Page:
Taking over-the-counter nonsteroidal anti-inflammatory pain relievers and using a cool compress can also help with the pain, according to the Cleveland Clinic. Amazon reviewers swear by the Newgo Cooling Gel Eye Mask (Buy It, $10, for not just eye pain, but also migraine and headache relief.

If your photokeratitis doesn't resolve after these treatments, your eye doc may recommend bandage contact lenses, which help protect and moisturize your eyes while they heal, says Dr. Weisenberger. (Related: Everything You've Been Wondering About Lumify Eye Drops)

How to Prevent Sunburned Eyes

Making sure you have the right eye protection when you go outside is key. "UV-blocking sunglasses are the way to go," says Dr. Syed. "The fundamental cause of the problem is UV radiation, so blocking this radiation would protect the eyes."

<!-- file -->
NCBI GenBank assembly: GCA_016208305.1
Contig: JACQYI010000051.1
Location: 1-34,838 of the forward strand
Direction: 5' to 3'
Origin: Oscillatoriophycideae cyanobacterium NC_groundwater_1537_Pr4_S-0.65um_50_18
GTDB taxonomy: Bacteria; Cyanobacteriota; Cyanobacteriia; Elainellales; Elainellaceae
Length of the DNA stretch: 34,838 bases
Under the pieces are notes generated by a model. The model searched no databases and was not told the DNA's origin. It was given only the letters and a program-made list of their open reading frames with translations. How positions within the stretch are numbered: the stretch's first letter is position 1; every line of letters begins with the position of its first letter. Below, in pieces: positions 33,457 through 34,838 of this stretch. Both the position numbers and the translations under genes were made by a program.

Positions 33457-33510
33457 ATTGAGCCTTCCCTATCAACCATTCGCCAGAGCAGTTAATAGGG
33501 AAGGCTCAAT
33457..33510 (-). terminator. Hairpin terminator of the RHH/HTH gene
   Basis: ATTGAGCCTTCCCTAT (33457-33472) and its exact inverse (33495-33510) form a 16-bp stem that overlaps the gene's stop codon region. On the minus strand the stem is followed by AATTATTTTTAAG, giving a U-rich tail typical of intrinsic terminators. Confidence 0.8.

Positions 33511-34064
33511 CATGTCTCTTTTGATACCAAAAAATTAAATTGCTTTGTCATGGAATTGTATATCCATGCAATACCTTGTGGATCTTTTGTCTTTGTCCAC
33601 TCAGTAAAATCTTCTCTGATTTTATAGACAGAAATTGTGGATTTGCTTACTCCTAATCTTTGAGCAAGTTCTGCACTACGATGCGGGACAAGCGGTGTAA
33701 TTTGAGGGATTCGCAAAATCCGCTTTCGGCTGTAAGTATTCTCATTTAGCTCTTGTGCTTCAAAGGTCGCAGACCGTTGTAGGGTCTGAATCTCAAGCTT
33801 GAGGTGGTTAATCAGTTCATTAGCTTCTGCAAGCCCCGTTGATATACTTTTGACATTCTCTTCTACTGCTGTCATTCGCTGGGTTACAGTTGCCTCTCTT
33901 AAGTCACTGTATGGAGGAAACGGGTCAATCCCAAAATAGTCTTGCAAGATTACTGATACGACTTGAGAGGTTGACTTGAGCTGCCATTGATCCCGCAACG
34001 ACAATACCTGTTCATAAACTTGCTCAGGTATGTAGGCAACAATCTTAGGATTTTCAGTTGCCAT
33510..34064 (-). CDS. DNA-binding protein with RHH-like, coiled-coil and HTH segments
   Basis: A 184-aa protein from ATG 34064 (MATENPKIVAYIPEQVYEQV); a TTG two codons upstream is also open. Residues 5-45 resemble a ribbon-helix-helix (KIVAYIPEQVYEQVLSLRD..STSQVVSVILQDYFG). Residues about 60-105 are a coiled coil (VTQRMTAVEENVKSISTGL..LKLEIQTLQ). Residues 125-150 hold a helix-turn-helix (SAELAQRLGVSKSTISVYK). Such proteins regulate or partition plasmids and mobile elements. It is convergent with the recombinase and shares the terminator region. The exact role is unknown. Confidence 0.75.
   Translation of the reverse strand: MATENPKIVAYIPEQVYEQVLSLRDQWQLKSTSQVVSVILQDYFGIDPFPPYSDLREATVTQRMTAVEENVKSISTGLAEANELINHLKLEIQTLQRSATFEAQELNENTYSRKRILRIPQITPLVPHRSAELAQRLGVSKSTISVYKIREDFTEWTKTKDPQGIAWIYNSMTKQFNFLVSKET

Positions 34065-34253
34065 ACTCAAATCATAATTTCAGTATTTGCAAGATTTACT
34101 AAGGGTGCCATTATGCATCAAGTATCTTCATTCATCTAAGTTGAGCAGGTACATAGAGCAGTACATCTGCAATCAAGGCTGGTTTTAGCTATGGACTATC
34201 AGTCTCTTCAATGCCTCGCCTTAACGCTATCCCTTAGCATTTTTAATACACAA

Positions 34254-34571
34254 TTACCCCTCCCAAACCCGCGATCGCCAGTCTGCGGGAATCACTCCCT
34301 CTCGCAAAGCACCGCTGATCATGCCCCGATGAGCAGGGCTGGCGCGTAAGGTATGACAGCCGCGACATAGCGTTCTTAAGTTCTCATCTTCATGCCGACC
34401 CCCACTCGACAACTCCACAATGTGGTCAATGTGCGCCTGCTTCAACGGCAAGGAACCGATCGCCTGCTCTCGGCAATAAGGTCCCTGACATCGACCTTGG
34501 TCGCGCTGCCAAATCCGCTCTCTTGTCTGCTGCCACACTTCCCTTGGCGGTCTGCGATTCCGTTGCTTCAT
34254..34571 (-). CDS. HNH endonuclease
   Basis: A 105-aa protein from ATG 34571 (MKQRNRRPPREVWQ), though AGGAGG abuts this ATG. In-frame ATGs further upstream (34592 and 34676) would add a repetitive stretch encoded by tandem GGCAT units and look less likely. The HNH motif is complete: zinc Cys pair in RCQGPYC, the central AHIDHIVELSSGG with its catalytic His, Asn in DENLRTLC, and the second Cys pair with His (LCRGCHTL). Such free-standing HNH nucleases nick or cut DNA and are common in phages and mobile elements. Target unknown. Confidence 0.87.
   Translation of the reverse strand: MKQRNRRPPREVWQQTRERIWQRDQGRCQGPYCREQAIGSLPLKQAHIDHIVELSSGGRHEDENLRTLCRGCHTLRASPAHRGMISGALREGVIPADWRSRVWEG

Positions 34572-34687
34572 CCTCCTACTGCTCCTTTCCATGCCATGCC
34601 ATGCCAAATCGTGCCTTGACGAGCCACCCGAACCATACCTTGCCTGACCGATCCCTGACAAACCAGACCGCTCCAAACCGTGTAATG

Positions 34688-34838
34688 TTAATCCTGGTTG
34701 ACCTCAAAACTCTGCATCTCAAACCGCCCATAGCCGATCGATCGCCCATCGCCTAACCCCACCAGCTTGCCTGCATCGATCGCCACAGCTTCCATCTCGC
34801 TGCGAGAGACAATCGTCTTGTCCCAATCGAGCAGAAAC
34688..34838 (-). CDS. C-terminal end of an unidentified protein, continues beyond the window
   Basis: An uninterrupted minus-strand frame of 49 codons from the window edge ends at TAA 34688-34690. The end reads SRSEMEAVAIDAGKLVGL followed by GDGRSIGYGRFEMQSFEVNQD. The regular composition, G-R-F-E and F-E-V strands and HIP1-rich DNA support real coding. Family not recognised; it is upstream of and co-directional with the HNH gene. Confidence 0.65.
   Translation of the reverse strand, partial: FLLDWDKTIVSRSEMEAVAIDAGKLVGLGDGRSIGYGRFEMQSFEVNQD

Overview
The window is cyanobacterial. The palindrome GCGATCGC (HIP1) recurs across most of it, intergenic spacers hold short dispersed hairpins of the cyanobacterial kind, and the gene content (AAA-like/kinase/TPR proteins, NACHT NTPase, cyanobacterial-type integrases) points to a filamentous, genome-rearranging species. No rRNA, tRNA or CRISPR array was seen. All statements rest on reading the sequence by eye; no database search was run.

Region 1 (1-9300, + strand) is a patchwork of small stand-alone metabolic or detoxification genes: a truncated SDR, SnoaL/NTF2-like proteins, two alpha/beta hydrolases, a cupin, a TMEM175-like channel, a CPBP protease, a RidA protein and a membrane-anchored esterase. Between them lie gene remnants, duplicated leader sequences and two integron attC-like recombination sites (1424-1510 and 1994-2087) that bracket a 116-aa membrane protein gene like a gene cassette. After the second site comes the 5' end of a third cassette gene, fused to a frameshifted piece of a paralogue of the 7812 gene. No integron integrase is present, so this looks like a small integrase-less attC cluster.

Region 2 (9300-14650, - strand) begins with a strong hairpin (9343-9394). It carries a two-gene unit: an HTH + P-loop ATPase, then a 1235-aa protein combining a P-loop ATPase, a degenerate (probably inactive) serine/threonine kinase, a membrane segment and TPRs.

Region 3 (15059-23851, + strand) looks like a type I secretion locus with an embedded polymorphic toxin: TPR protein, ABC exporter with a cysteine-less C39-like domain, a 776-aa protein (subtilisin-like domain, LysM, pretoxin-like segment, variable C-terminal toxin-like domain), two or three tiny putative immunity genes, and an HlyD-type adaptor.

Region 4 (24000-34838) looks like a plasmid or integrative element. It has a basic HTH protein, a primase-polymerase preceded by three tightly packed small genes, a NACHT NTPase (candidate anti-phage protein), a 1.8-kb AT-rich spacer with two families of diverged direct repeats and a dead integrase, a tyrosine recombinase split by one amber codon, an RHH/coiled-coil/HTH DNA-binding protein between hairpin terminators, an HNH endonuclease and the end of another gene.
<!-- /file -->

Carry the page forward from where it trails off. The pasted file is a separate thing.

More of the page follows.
When looking for a protective pair of sunglasses, it's important to make sure they block at least 99 percent of UV rays and have protection against UVA and UVB rays, notes Dr. Weisenberger. Carfia's Vintage Round Polarized Sunglasses (Buy It, $17, not only provide 100 percent UV protection, but they also have polarized lenses, which can further protect your eyes by reducing glare from extreme sunlight exposure that could damage your eye health. (See: The Cutest Polarized Sunglasses for Outdoor Workouts)

Wearing a hat to shield your eyes, and generally trying to avoid direct sunlight exposure as much as possible, may help as well, says Dr. Bunya. (Here are some of the best sun hats to protect your skin and your eyes.)

Bottom line: Photokeratitis may not be crazy common, but the condition is uncomfortable enough that you definitely don't want to risk it.